At the end of the speech, there was some clapping, but it seemed to me that it was very restrained, almost as if it was more out sympathy for the two idiots than anything else. Shortly after that, the convocation ceremonies wrapped up.

By that point, after about 2 hours of protesting on a very nice, sunny day, the three of us were really quite exhausted….and started heading off on our individual ways home, when we realized that there was one minor detail we had overlooked….presenting SFU President Dr. Michael Stevenson with Airspace’s coveted “Bedfellows Award.”

convocation11.jpgWith former SFU student Marc Ander leading the way, we headed for the President’s office. None of us seriously believed that Grim would actually present the award directly to the President himself but would instead, as has been the case with previous presentations, give it to someone else, to pass it along later, etc. In any case, while Hugh and Grim hung around outside the building, Marc went inside, to find out exactly where the President’s office was. Marc came back outside, Grim got into his costume, Hugh armed his camera, then Marc once again lead the way. We went upstairs and followed the signs, going through a doorway that lead into a large ‘reception’ area, off of which there were several offices. There was no receptionist, but there was a young man sitting on a couch, reading a magazine. Grim asked the student if he knew where the President was — and the student said, “Yeah, right in there,”, pointing to one of the offices.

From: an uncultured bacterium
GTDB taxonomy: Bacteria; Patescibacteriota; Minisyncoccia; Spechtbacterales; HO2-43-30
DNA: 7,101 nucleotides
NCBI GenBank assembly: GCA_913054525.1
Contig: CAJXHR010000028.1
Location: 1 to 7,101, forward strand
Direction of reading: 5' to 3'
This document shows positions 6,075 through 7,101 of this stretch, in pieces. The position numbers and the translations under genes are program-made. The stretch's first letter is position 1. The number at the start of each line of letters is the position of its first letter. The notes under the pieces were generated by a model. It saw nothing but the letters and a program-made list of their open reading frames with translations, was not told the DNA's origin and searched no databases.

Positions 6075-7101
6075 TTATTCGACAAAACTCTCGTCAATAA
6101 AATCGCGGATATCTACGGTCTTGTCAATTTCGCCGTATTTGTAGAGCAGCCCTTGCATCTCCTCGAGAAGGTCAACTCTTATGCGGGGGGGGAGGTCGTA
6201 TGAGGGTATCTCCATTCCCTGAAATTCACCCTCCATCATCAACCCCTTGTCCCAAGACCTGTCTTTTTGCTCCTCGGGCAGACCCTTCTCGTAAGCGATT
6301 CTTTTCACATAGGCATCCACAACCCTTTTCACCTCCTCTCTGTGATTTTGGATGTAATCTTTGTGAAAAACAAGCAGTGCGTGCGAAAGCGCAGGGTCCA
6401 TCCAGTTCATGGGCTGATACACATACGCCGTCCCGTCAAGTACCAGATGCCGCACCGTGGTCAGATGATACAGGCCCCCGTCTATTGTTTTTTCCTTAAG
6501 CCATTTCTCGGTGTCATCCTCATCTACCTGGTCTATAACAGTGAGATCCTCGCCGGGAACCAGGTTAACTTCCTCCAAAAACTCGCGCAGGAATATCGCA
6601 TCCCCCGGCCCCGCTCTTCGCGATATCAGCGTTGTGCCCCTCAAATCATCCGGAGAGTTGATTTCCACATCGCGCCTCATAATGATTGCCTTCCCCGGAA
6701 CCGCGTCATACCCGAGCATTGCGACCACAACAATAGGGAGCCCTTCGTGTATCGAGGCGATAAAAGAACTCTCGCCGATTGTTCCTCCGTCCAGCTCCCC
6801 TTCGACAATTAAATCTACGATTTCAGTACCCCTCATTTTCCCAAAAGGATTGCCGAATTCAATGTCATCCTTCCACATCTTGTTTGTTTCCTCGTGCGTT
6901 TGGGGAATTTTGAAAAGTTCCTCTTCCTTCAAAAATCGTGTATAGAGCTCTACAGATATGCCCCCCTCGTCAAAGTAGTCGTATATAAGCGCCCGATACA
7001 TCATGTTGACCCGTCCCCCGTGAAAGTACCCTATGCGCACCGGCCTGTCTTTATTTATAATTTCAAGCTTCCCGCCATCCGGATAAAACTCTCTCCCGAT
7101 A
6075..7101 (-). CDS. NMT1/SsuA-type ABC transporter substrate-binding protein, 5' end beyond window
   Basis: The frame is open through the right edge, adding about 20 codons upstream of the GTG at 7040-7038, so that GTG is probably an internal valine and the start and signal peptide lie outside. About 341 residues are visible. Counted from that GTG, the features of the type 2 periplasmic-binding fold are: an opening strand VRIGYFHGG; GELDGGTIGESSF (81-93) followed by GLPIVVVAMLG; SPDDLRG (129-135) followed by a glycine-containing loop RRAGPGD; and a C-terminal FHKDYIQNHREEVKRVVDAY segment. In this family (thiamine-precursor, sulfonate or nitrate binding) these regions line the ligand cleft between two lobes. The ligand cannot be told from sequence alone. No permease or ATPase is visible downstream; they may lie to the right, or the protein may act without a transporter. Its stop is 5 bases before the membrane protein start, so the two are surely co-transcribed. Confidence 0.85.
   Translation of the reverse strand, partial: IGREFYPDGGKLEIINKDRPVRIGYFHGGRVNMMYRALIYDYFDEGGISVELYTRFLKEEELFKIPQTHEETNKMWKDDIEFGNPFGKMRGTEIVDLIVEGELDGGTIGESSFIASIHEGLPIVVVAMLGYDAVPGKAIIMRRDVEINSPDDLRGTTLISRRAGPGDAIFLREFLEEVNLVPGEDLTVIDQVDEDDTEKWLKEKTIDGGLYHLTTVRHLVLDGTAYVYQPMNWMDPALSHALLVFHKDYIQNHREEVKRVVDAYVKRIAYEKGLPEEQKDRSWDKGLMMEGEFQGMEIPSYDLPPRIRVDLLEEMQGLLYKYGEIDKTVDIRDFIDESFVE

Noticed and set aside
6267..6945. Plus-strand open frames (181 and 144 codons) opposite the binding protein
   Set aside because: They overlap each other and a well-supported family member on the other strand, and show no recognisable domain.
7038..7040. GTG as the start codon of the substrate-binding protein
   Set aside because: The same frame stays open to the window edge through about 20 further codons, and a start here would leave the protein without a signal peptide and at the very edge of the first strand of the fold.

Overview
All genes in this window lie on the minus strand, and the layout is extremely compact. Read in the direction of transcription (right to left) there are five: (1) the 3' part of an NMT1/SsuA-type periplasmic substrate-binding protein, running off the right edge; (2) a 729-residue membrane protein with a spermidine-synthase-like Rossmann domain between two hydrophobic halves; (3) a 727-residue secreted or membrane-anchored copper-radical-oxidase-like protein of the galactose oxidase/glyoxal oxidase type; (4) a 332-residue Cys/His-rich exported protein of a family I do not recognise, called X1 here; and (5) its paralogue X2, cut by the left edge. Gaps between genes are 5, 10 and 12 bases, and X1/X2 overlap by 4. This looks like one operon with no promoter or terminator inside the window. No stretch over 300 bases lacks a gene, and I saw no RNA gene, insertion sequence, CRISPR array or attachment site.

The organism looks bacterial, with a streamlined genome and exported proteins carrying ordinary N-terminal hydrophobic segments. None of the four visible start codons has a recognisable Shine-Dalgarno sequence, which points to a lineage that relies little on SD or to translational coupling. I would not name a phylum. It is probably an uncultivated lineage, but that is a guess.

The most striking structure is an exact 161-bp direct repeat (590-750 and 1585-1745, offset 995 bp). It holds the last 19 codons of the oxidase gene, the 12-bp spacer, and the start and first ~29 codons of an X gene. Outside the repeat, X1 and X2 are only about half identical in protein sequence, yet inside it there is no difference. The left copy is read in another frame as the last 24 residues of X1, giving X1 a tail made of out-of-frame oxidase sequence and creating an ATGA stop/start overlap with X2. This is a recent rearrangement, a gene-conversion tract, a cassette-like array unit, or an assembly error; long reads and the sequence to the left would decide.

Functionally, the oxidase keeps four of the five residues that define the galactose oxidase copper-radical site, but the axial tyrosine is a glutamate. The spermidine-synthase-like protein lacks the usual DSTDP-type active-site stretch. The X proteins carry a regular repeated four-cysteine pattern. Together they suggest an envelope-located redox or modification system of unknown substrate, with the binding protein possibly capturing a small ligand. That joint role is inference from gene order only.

Grim (carrying his SICKARET and the “Rolling out the red carpet for Sterling” placard) and his entourage entered the office — and saw a woman sitting at a desk (facing the door), talking with a man who was sitting across the desk from her, facing away from the door. Needless to say, they were both a little startled. The man jumped to his feet — and Grim asked him if he was the President. He said yes. Maybe it was rude, but Grim saw no need to introduce himself. Instead, he said something like, “On behalf of Airspace Action on Smoking and Health, it gives me a great deal of pleasure to present you with this Bedfellows Award.” Again, while introductions weren’t necessary, Grim gave Dr. Stevenson the names of the two fellows he’s clearly enjoying a little ‘menage a trois’ with. Then Grim said, “I’m a big fan of Ted Sterling’s — and I really like you and SFU too, for all your wonderful support of the tobacco industry.” Meanwhile, Hugh snapped pictures, one of which was published in the SFU student newspaper, The Peak.

Bedfellows Award presented to SFU by AIRSPACE